In this month's "Le Monde Diplomatique," Pierre Conesa examines the Al-Qaeda network and the events of 11 September. He says the September attacks were the result of continuing trends that were perceptible even before the tragedy. "[As] with all strategic revolutions, the attacks brought together accelerating trends, causing the first conflict between a state and a sect [Al-Qaeda], and the first war without a front, its aim not territorial conquest but the physical destruction of an adversary. This strategic revolution demands a complete reappraisal of concepts on which Western analysts have based their reasoning," he adds.

Conesa says few Western observers have been watching the growing sectarian movements in the Islamic world. He says the new radical Islamism "has fed on a growing awareness of political and ideological setbacks. The third world no longer counts as a political force, Arab socialism is bankrupt, and political Islamism has reached a dead end." In all of the radical sects, he adds, "religion takes precedence over politics and renders them pointless...."

Conesa says many extremists "lived through the failure of Islamist parties in various countries and [thus] backed the fight against the new enemy, the West. The number of Saudis among the perpetrators of 11 September -- between a half and two-thirds -- highlights the political and moral crisis in their country," he concludes.


In "The New York Times," Afghan affairs analyst Barnett Rubin says the policies of the international community may be undermining stability in Afghanistan. He notes that the purpose of the Bonn accords was to establish a stable interim government, which he says also means "ending direct supplies of money and arms to warlords. Yet the United States has been supporting various anti-Taliban commanders who are helping in the search for Mullah Muhammad Omar and Osama bin Laden," he writes.

"In the battle for Kandahar, the United States came close to undermining Hamid Karzai, now head of the interim Kabul administration, by arming his local rivals. The immediate operational requirements of the battle against Al-Qaeda and the Taliban have thus worked against the goal of consolidating the interim administration's authority," says Rubin.

Rubin says Karzai's interim Afghan administration "will not be able to establish that authority unless financial and military aid to warlords ceases in favor of an effort to build national security forces." He suggests that the international security force for Afghanistan may need to extend its presence beyond Kabul, to provide necessary security during the transition from warlord control to central control under the interim government.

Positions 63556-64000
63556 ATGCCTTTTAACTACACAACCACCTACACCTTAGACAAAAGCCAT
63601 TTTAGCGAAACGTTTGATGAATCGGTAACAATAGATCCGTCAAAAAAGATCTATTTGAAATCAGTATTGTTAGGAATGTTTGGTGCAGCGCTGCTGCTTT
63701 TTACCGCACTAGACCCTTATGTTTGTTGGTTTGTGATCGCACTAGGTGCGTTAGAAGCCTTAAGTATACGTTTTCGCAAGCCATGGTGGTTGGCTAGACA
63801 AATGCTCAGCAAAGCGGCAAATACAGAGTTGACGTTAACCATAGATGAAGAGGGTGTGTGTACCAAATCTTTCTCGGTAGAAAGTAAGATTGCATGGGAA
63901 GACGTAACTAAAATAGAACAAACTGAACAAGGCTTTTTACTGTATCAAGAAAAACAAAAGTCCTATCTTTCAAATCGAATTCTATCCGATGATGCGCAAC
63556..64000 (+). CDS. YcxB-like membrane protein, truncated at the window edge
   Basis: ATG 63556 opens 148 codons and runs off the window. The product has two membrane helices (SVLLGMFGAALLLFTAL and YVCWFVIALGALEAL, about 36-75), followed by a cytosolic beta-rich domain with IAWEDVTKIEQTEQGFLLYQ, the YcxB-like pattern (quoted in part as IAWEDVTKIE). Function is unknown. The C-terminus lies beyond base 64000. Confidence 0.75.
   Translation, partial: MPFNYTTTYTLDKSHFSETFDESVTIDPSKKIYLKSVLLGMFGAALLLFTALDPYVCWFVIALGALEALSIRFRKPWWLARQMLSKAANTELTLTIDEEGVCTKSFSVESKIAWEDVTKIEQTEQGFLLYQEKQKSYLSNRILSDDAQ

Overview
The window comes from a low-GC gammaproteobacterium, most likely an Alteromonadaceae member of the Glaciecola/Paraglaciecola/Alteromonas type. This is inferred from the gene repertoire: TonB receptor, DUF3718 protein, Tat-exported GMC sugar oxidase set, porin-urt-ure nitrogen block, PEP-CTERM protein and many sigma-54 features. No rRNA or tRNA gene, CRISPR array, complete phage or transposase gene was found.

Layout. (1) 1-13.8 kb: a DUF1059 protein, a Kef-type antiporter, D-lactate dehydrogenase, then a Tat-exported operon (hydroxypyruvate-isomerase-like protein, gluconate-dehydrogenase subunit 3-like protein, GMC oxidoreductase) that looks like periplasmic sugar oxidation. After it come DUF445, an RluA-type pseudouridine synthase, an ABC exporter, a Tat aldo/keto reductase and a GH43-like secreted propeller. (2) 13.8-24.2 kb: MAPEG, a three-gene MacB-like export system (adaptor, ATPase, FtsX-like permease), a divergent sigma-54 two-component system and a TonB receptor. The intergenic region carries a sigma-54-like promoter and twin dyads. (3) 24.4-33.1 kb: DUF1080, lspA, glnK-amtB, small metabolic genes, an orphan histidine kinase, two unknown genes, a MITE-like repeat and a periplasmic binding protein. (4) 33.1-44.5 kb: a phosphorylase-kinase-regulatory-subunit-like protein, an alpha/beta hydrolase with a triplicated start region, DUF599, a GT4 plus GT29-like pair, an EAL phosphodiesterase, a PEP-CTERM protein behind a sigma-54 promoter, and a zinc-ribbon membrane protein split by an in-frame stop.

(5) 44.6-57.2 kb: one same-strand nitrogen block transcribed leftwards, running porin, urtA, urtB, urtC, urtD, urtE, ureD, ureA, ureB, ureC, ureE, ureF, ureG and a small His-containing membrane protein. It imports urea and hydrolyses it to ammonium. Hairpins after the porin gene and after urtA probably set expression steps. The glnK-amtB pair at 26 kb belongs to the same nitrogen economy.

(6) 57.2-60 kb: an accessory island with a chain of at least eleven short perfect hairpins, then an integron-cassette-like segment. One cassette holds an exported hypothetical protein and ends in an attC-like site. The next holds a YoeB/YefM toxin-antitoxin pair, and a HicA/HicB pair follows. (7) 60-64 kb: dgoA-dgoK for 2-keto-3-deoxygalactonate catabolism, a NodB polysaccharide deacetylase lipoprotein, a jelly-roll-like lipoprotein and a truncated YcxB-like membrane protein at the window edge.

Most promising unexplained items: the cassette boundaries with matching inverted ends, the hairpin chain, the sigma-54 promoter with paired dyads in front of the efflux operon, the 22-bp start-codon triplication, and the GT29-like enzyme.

In the "Los Angeles Times," staff writer David Lamb writes from Islamabad on the Pakistani president's 12 January speech. "President Pervez Musharraf has, in effect, launched a jihad against Islamic extremism and the seeds of terror and violence it sows. If fully implemented and successfully executed, the campaign could change the character of this impoverished and often unstable country."

Lamb notes that in delivering his speech, Musharraf wore civilian clothes and quoted the Koran to justify his actions. "Seldom has the leader of any Islamic nation used such blunt language to attack religious extremists or publicly announced such bold initiatives to usurp the zealots' influence," Lamb writes. "At stake, many analysts say, is the destiny of Pakistan."

Lamb says that regarding tensions with India, Musharraf "conveyed both firmness and flexibility by directly challenging Indian Prime Minister Atal Behari Vajpayee to begin talks aimed at a peaceful solution."

Lamb adds that if Musharraf makes good on his weekend promises to stop terrorism, he will already have met most of India's demands.


A editorial in "The Wall Street Journal Europe" calls on the U.S. and the international community to do more to help stabilize Afghanistan. "Now that the fighting has stopped," it says, "the silence is troubling."

"One basic problem is that with the Taliban gone, there is no one to provide basic security. [There] are no visible signs of police or other governmental authority...." The editorial notes that Hamid Karzai, the new interim prime minister, has said Afghanistan would welcome a multinational police force. The paper says it acknowledges the U.S. "doesn't want to be a long-term peacekeeper, but some American participation now would induce other countries to commit more of their own until local police can be reassembled," it says.

"It's not hard to think of a few quick relief fixes the U.S. could assist with. One would be an infusion of cash, desks, and even office staples for the Karzai government. Rebuilding the country's ring road is also a must if this trading country is ever to get back on its feet," it says. "Such a project could provide employment for many thousands of people, and with it the peace-inducing dignity of feeding their families."


In "The New York Times," Bob Herbert looks at the failure of U.S. energy company Enron, the largest corporate bankruptcy in U.S. history. Investigations into the company's dealings are looking into allegations that top executives cashed out millions of dollars of Enron stock while purposefully misrepresenting the company's prospects to shareholders and employees. Thus, top executives made huge profits knowing the company was in trouble, while Enron shareholders lost everything.

Herbert quotes a 14 August 2001 e-mail written by Enron chairman Kenneth Lay to employees as saying, "[I] have never felt better about the prospects for the company." Herbert notes that by then, Lay and Enron chief executive officer Jeffrey Skilling has already cashed out $160 million of Enron stock. Enron executives "made out like bandits," Herbert writes.

Lay is also a close personal friend of U.S. President George W. Bush, and a major Bush campaign contributor. Herbert says Enron got "just about everything it wanted from the federal government. It walked right into the heart of the Bush administration and helped shape its national energy policy, even as consumer representatives and environmental advocates were largely frozen out."

And Herbert says "by systematically flooding public officials -- Republicans and Democrats alike -- with enormous quantities of campaign cash and lots of other booty, it got the people who should have been looking out for the public's interest to look the other way."

(RFE/RL's Dora Slaba contributed to this press survey)